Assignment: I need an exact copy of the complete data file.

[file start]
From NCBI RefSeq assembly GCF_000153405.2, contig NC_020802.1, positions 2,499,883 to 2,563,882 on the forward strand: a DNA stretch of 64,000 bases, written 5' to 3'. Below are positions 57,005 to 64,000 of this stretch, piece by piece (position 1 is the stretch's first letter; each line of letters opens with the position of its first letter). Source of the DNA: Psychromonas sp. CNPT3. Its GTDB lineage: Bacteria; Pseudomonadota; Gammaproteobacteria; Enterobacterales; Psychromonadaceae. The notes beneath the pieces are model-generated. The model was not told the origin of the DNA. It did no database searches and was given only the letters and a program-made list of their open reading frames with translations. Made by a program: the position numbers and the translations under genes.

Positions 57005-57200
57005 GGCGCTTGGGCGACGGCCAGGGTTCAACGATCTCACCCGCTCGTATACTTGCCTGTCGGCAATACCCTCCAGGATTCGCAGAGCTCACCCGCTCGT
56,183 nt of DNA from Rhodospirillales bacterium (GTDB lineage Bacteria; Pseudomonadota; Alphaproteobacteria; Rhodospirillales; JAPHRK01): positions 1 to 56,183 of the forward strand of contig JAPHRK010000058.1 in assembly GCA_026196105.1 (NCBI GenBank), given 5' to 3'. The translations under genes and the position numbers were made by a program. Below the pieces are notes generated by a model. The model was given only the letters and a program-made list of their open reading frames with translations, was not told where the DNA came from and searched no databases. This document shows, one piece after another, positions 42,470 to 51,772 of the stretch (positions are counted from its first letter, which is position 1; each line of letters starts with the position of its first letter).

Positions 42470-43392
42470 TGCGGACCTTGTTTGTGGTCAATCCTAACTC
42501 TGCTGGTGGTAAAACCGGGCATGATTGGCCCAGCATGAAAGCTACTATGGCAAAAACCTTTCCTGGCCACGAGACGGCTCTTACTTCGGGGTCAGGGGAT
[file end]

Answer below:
From NCBI RefSeq assembly GCF_000153405.2, contig NC_020802.1, positions 2,499,883 to 2,563,882 on the forward strand: a DNA stretch of 64,000 bases, written 5' to 3'. Below are positions 57,005 to 64,000 of this stretch, piece by piece (position 1 is the stretch's first letter; each line of letters opens with the position of its first letter). Source of the DNA: Psychromonas sp. CNPT3. Its GTDB lineage: Bacteria; Pseudomonadota; Gammaproteobacteria; Enterobacterales; Psychromonadaceae. The notes beneath the pieces are model-generated. The model was not told the origin of the DNA. It did no database searches and was given only the letters and a program-made list of their open reading frames with translations. Made by a program: the position numbers and the translations under genes.

Positions 57005-57200
57005 GGCGCTTGGGCGACGGCCAGGGTTCAACGATCTCACCCGCTCGTATACTTGCCTGTCGGCAATACCCTCCAGGATTCGCAGAGCTCACCCGCTCGT
56,183 nt of DNA from Rhodospirillales bacterium (GTDB lineage Bacteria; Pseudomonadota; Alphaproteobacteria; Rhodospirillales; JAPHRK01): positions 1 to 56,183 of the forward strand of contig JAPHRK010000058.1 in assembly GCA_026196105.1 (NCBI GenBank), given 5' to 3'. The translations under genes and the position numbers were made by a program. Below the pieces are notes generated by a model. The model was given only the letters and a program-made list of their open reading frames with translations, was not told where the DNA came from and searched no databases. This document shows, one piece after another, positions 42,470 to 51,772 of the stretch (positions are counted from its first letter, which is position 1; each line of letters starts with the position of its first letter).

Positions 42470-43392
42470 TGCGGACCTTGTTTGTGGTCAATCCTAACTC
42501 TGCTGGTGGTAAAACCGGGCATGATTGGCCCAGCATGAAAGCTACTATGGCAAAAACCTTTCCTGGCCACGAGACGGCTCTTACTTCGGGGTCAGGGGAT